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Criminals Warned!

Image: Police take away man

THE Royal St. Lucia Police Force yesterday may have issued arguably its most forceful warning to criminals for the year when it warned them against engaging in unlawful activities during New Year celebrations.

Assistant Commissioner of Police, Frances Henry, said the function of the police is to maintain law and order and that it will do so during the three days of activities, which include Asou Square at the Derek Walcott Square and all other approved similar events taking place elsewhere.

Image of Assistant Commissioner of Police, Frances Henry
Assistant Commissioner of Police, Frances Henry

She warned that police vigilance and preparedness to counteract criminal activities will not be concentrated in Castries solely, even though their resources will be stretched this weekend and into the coming week, since activities will extend to Tuesday.

“They (the City Police) will be assisting us as well. There will be arrangements where we will be seeing private security also playing a role. Police operations will be in full effect prior to midnight mass which starts at ten (evening time),” Henry said.

She added: “I do not want anybody to believe that we are stationing police officers (in churches) but we will have a presence — whether it is static or whether it is roving. We want St. Lucians to come out and be thankful for the year that has passed and look out for a New Year with promise, a promise for a safer nation.”

She also appealed to the public hoping to patronize Asou Square activities to be mindful of others.

“In retrospect, when we look at 2017, it must be a matter of concern to us the amount of lives we have lost, whether through violent crimes, accidents, etc. We need to let people know that they need to be cautious of their own safety and to be tolerant. We want people to be able to co-exist. In a large crowd, someone may bump into you; it takes nothing to say I am sorry,” Henry said.

“We (the police force) want to make a special appeal. Those persons who have beef with other persons and feel that in particular areas where there is a crowd, where you feel so brazen that you could come there and exact revenge, law and enforcement will be in full effect and I want to be emphatic about that,” she warned.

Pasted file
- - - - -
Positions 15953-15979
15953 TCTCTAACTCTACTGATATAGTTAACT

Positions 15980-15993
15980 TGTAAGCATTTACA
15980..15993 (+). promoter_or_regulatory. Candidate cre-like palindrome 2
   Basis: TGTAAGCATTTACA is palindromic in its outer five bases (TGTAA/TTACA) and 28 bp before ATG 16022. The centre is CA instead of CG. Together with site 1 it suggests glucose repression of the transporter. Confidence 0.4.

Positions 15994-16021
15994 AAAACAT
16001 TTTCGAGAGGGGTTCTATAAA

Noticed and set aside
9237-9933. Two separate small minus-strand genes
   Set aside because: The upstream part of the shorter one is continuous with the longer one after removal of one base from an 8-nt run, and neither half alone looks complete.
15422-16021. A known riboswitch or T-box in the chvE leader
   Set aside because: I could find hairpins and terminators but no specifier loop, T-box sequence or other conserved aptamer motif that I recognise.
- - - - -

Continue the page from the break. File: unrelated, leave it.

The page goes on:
She added, “If you have beef with anybody, if your intention is to come there for disruption of the activities of any kind, think twice. We will be out in our numbers and the numbers will not just be concentrated at the Asou Square location.”

She also called on persons intending to drink or party hard to ensure that they have a designated driver and should they be unable to have a driver, then they should carpool or simply stay at home.

But criminals are not the only ones police will be playing hardball with. Persons who filed for the necessary permits to host certain events during the next three or four days better have those permits on hand to show police when confronted.

Henry charged that police will be closing down any event for which organizer/s cannot show a permit. She called on event organizers to have such permits in their possession at all times since failing to show such a permit will guarantee the closure of their businesses.

She said that even though approval for the staging of an event has been granted and the permit is still lying at police headquarters because the organizer did not have the time to pick it up, police will still shut down the event. The organizer must show police the permit in order for him/her to remain in business for the next few days.

“Even though you applied and you do not have a permit it means that your activity is not approved. Do not believe that you applied but never followed that you can just take for granted or draw an inference that there is approval. You must have this approval permit in your hand and present it when so requested,” Henry said.

Micah George is an established name in the journalism landscape in St. Lucia. He started his journalism tutelage under the critical eye of the Star Newspaper Publisher and well known journalist, Rick Wayne, as a freelancer. A few months later he moved to the Voice Newspaper under the guidance of the paper’s recognized editor, Guy Ellis in 1988.

Since then he has remained with the Voice Newspaper, progressing from a cub reporter covering court cases and the police to a senior journalist with a focus on parliamentary issues, government and politics. Read full bio...

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